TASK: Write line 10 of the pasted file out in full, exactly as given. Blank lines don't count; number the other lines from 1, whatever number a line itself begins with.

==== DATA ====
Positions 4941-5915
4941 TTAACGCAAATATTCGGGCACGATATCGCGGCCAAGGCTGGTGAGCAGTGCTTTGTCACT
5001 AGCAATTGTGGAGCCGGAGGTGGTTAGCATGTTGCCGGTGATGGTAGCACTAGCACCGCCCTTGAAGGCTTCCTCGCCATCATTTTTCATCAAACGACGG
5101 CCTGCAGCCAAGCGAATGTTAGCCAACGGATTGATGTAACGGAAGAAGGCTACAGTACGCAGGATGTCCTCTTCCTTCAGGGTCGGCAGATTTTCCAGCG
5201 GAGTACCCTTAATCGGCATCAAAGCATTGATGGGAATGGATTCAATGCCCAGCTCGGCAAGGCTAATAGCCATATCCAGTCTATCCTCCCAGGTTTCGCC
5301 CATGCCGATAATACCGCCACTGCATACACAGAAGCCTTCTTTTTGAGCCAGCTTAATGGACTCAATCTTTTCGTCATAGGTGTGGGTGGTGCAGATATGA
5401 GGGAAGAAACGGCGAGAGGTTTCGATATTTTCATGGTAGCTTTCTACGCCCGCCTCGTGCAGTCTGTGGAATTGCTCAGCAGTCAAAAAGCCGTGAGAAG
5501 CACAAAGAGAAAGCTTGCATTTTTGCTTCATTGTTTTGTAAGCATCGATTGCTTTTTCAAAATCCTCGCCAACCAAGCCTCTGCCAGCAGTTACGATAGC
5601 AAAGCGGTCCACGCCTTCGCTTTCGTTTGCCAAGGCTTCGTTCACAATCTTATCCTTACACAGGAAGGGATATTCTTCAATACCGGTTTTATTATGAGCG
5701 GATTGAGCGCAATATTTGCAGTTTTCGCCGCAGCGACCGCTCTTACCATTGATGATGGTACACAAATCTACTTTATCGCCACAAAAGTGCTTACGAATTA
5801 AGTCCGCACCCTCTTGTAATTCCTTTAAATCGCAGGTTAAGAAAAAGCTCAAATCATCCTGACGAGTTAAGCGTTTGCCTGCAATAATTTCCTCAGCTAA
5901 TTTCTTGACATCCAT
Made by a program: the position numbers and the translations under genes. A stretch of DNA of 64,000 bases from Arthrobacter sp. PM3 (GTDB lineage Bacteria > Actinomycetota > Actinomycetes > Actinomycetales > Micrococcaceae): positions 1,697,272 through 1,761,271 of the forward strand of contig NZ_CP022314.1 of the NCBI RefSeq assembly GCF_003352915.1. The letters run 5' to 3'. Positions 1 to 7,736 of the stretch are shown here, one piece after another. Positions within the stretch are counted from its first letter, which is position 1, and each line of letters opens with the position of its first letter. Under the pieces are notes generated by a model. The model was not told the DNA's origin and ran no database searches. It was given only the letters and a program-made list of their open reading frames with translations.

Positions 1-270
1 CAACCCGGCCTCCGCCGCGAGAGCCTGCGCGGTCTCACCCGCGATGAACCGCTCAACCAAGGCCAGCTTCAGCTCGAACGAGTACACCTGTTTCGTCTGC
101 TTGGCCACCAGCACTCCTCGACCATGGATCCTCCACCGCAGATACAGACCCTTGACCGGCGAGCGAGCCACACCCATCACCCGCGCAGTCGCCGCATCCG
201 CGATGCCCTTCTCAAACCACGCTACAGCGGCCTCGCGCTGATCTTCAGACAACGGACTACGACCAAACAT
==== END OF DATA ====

5701 GATTGAGCGCAATATTTGCAGTTTTCGCCGCAGCGACCGCTCTTACCATTGATGATGGTACACAAATCTACTTTATCGCCACAAAAGTGCTTACGAATTA